I think it’s safe for me to assume that it won’t have escaped your notice that it’s Halloween. Casting aside all that’s decent, those inherently demonic colours; black, orange and purple are allowed to adorn our high street stores once again. As you might imagine the blogosphere is awash with opinion pieces on what we as Christians should or shouldn’t be doing with Halloween. I’m aware that there’ll be a range of opinions in our own church
As I understand it, there are in general three ways that we can choose to respond.
1. We can receive Halloween uncritically
We can just adopt it into our lives as though it doesn’t really present a challenge to our Christian discipleship. Many do. And they’re still Christian brothers and sisters. For example, some of our North American brethren can’t quite understand why we get our knickers in a twist about the whole affair. They’ll happily dress up as a zombie and go to a Halloween themed supper party. And they don’t think they’ve committed apostasy by doing so. I agree. Then they point out that when a child is ‘Trick or Treating’ their thoughts are not taken up with the satanic but with sweets. And they have a point. But it’s not that simple, is it? And yet, we can understand where they’re coming from. Christians have a history of sticking out like a sore thumb when we don’t need to. We’re good at the ‘spot it and stop it’ campaigns. And we paint ourselves in a less than flattering light when we define ourselves by what we’re against. And that’s worth taking on board. We’re often stronger at saying what we’re against than we are in saying what we’re for. And that’s a horrible distortion of holiness. But I’m not sure that we can simply absorb Halloween and pretend that there’s nothing wrong with it or our participation in it. We can’t be indistinct from our non-Christians friends because the gospel changes how we view life. And so that’ll have some impact at least on this event.
2. We can reject Halloween unreservedly
Some of us simply can’t get beyond its association with evil. In our minds, Halloween will forever be a celebration of what’s wicked. And we’re understandably uncomfortable about that. And so we go to the other extreme. We reject Halloween outright. We argue that it has no place in the Christian life. And yet, it’s not quite as simple as that, is it? The day itself isn’t inherently evil, is it? The practice of small children visiting neighbourhood houses and threatening mild violence if you don’t cross their palms with sugary goodness isn’t ideal. Some would argue that it’s extortion. And they’d have a point. But it’s a game. Mixing purple and orange is a crime for which the fashion police might want to take you to one side. But the act of dressing up and using our imaginations to tell stories isn’t inherently evil either? If it was then the discussion ‘what part should we have with it?’ would be mercifully short. But I’m hugely sympathetic to those that want to keep this day at arms’ length from themselves and their children. I’ve said before that we mainstream the morbid when we set aside sensible protective boundaries to bring the unsavoury aspects of death into full view. We domesticate evil when we bring Satan into our lives in such a way that we forget just how rabidly ferocious he is. And we trivialise evil when we portray the devil and the wickedness he seeks to promote as a bit of fun. Of the two extreme positions, I have more sympathy with rejecting rather than receiving Halloween. But perhaps there’s a third way!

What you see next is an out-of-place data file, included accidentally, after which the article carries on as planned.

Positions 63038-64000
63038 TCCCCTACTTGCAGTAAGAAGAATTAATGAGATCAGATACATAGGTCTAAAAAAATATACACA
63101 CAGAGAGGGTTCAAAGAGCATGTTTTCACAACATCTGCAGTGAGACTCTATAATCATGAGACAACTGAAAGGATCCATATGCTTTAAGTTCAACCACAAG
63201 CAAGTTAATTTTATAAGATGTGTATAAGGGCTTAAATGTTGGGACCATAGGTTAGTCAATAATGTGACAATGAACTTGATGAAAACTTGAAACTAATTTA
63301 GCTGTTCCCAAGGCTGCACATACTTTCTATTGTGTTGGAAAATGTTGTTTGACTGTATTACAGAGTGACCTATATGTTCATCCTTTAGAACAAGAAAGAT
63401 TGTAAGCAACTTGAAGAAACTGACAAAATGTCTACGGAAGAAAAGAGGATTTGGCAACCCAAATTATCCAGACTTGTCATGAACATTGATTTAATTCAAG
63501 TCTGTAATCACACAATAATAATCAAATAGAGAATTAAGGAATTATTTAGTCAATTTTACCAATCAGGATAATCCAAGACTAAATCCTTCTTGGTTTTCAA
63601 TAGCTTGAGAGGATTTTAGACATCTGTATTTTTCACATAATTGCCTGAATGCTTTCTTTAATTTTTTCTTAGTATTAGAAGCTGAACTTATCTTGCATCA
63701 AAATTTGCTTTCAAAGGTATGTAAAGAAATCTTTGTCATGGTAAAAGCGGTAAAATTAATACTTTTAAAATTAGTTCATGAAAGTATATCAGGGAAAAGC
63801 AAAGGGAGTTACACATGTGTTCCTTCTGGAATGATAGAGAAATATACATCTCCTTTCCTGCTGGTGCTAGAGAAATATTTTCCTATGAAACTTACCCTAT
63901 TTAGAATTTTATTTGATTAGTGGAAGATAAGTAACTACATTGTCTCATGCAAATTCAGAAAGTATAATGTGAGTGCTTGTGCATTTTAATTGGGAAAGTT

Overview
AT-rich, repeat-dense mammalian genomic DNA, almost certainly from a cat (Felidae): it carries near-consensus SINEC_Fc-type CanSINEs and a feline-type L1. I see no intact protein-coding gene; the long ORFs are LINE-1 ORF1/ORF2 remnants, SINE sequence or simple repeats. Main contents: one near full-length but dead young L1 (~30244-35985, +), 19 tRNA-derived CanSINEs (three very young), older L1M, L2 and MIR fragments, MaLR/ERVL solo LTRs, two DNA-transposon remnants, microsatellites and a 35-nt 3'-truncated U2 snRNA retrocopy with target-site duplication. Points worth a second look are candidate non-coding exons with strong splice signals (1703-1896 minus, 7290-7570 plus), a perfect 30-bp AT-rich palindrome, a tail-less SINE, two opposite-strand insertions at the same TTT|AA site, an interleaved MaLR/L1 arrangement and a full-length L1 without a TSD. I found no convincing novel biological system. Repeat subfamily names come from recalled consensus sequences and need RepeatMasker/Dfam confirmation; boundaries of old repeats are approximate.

3. We can redeem Halloween unambiguously
The church has a history of hijacking pagan festivals and turning them to good ends. It’s hard to say whether it’s worked with Christmas. But even amongst the most hardened secularist they’d be forced to admit that it’s now got something to do with the birth of Jesus Christ. I’m glad for the opportunities to talk about the gospel because Christmas enjoys a hallowed place in our country’s calendar. And so, it may be that we’re able to do something similar with Halloween. But it’s not that simple though, is it? After all, there are some really unpleasant elements to the celebration of Halloween. And so, it’s worth asking whether we can, in good conscience, be involved in the day in such a way that we don’t compromise but neither do we celebrate evil. What that looks like precisely is open for discussion. For us, we won’t let our kids go ‘Trick or Treating’ because I don’t want to set them on a trajectory for organised crime! And we won’t let them dress up in costumes that minimise the wickedness of evil or that scare younger children. But when children come to our door, though I’m nervous just what I’ll find when I open it, I’ll have prepared our kids for what to expect. We’ll happily hand out sweets (though my preference is to give them fruit and remind them that the reason they’re dead is probably because they failed to eat their five-a-day!) We’ll comment on their costumes and commend them for the effort they’ve gone to or criticise them where that’s appropriate. And we’ll have a conversation about evil. I’ll remind them that wickedness never wins and that Satan is a loser because Jesus kicked his backside once and for all on the cross. And I’ll happily do that if their parents are there or not. They’re the ones who brought the supernatural into the discussion; they can hardly blame me if I choose to take it further. And we’ll hand out a flier from the Good Book Company that tries to move seamlessly from Halloween to the gospel.
Have you thought about what you’re going to do yet?
Whatever we choose to do, I hope that we’re able to bear with one another in love. I think we can have a healthy discussion about what’s appropriate and what’s not. But I trust we’ll do it in a spirit of encouragement; helping one another to live for Christ not hindering one another’s progress in godliness through any judgmental dismissiveness.